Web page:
There are several types of fertilizers on the market in the form of liquid, granular, or water-soluble crystals. There are excellent organic fertilizers on the market as well, such as Milorganite, Renaissance, and Sustane.

In your landscape, the best and most simple fertilizers that I would recommend is spreading Preen N Green around the plants as a pre-emergent in the spring (late April) and then again in early summer (early June) as a way to mitigate annual and biennial weeds and add a boost of time release fertilizer.

Also, you can add Milorganite around the plants in order to give them a mild dose of added Nitrogen, a few times a season until early August. Milorganite also has been alleged to discourage deer, as it is derived from organic material and acts as a repellent. Also, Milorganite can be added to your lawn regime and broadcasted over the turf areas as way to add Nitrogen fertilizer and also try to discourage deer.

Grooming and pruning your landscape is where the labor can feel overwhelming for some homeowners. But the process of caring for your landscape does not have to be done at near the frequency of mowing the lawn.

Lawns should be moved at two to three inches, and with no more than one-third of the height being mowed at one time. Rather than just planning to mow your lawn every Saturday or Sunday, check with how fast the lawn is growing too see if you can skip a few days or if you need to do it a few days earlier.

From a maintenance standpoint, all lawn and bedding areas can benefit from the periodic employment of pre-emergents that keep weed seeds from germinating. A very effective organic pre-emergent is Corn Gluten Meal, which was developed at Iowa State University ten years ago and is now marketed by about a dozen companies. Some forms are also blended with organic fertilizers as a “weed and feed”.  It is more user friendly as a granular form, which can be found on the market.

Pre-emergents should be applied to lawns in early spring when the bulbs are in bloom, and then for dandelions and fall-germinating weeds from about August 15 to September 15. Pre-emergents can be applied to garden areas once all bedding plants are established and are emerging for the season by carefully broadcasting it onto the soil between your plants, boulders, and along the foundation, lightly raking it into the soil or last-year’s mulch, and then watering. Pre-emergents could then be reapplied later in the summer or when the mulch is freshened up, but follow instructions on the package and monitor the growth of new weeds as you spend time outdoors.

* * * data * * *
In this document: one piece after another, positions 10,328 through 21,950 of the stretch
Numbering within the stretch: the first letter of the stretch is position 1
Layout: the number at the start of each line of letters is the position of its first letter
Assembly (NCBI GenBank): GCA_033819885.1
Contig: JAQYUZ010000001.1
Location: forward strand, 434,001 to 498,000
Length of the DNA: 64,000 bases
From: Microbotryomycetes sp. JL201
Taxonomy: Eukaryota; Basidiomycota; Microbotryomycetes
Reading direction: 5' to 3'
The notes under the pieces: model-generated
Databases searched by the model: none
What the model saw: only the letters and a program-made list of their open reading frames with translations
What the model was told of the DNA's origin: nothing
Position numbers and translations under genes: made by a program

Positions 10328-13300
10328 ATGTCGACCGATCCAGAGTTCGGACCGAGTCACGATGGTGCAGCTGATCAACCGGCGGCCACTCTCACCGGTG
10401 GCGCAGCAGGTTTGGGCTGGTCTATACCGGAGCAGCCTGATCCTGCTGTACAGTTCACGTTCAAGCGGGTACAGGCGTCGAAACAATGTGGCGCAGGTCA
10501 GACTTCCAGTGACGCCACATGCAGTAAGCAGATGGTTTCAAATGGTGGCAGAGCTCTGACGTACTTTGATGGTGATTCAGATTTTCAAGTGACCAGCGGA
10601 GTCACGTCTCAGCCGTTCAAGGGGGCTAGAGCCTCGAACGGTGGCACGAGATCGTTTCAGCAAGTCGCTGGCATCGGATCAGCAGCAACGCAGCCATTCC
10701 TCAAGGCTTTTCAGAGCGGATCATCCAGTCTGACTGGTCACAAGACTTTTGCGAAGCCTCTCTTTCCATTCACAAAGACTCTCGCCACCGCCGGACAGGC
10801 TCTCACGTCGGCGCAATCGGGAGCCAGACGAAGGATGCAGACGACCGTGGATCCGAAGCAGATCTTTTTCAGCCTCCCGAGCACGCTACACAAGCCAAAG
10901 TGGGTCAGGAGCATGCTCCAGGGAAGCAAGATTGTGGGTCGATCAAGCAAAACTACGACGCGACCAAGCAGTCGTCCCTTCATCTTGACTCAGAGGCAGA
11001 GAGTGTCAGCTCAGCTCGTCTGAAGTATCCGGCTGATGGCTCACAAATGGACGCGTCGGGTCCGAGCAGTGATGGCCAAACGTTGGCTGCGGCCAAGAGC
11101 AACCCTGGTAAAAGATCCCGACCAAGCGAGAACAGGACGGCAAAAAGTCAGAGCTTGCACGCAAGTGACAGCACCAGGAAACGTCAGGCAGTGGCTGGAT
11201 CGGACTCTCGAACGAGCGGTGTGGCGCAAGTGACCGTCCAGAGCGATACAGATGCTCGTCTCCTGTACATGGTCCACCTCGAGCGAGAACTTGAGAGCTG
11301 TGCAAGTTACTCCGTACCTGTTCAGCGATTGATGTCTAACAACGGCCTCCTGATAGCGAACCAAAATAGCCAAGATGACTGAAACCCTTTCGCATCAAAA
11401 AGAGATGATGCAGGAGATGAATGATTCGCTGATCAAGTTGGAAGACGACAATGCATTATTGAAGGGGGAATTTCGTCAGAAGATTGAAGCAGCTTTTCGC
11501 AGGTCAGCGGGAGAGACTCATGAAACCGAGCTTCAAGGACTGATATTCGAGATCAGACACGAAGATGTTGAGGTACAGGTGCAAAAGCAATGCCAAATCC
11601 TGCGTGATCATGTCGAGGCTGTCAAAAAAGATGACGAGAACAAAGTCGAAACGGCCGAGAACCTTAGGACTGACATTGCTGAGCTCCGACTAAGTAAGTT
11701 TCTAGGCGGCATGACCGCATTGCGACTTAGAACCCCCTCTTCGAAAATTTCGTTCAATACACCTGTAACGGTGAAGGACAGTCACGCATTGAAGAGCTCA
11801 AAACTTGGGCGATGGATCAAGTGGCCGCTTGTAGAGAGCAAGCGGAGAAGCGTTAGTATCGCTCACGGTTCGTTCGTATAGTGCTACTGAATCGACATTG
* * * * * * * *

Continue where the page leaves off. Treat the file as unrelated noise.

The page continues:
In the area of  rampant weed growth in the lawn, or where you want to salvage and reclaim a lawn area, it can be possible to do regular treatments of weed and feed in a granular form, or with a hose attachment like Weed B Gone Max, to routinely treat the weedy species growing in the lawn and to encourage the turf species to grow more vigorously. This has proven very successful for people that I have talked with, who have reclaimed weedy areas into a nicer blend of turf grasses when the area has been over-seeded with a blend of bluegrass and fescue grasses to enable the new turfgrass to blend should start to compete with the weedier grasses.

For pruning basics, there are varying techniques for different types of deciduous and evergreen shrubs. In some cases it is for renewal growth, in other cases it is to head back the plant into a more compact size, and still in other cases it is to control the growth rate. It is best to check with the specific plants you intend to prune.

Generally, if trees or shrubs bloom early in the season on old wood they should be pruned immediately after they finish blooming (i.e., serviceberry, black chokeberry, crabapple tree, lilac). If flowers are formed in late spring or summer, they should be pruned in early spring before the new growth starts, or sheared immediately after bloom (i.e., spirea, weigela). Shrubs that bloom on new woody growth or shrubs grown primarily for their foliage, fruit, or other non-flowering reasons should only be pruned in the spring before new growth starts (i.e., ninebark).

Pruning evergreens can be done to remove browned areas, to restrict growth, and for shaping. For the plants that might sustain some winter burn, wait until new growth has flushed out to remove the browned areas, as it might be at least partially obscured by the new growth. For ornamental pines, when their spring candles and mature to full size, cut them in half to stunt their growth. For other plants that you want to shape, wait until new growth has started in early spring and shear the ends to encourage dense lateral growth to keep them think and bushy. You can shear a few times a year if you would like to maintain a specific look. However, some evergreens maintain a nice, natural tight growth habit on there own.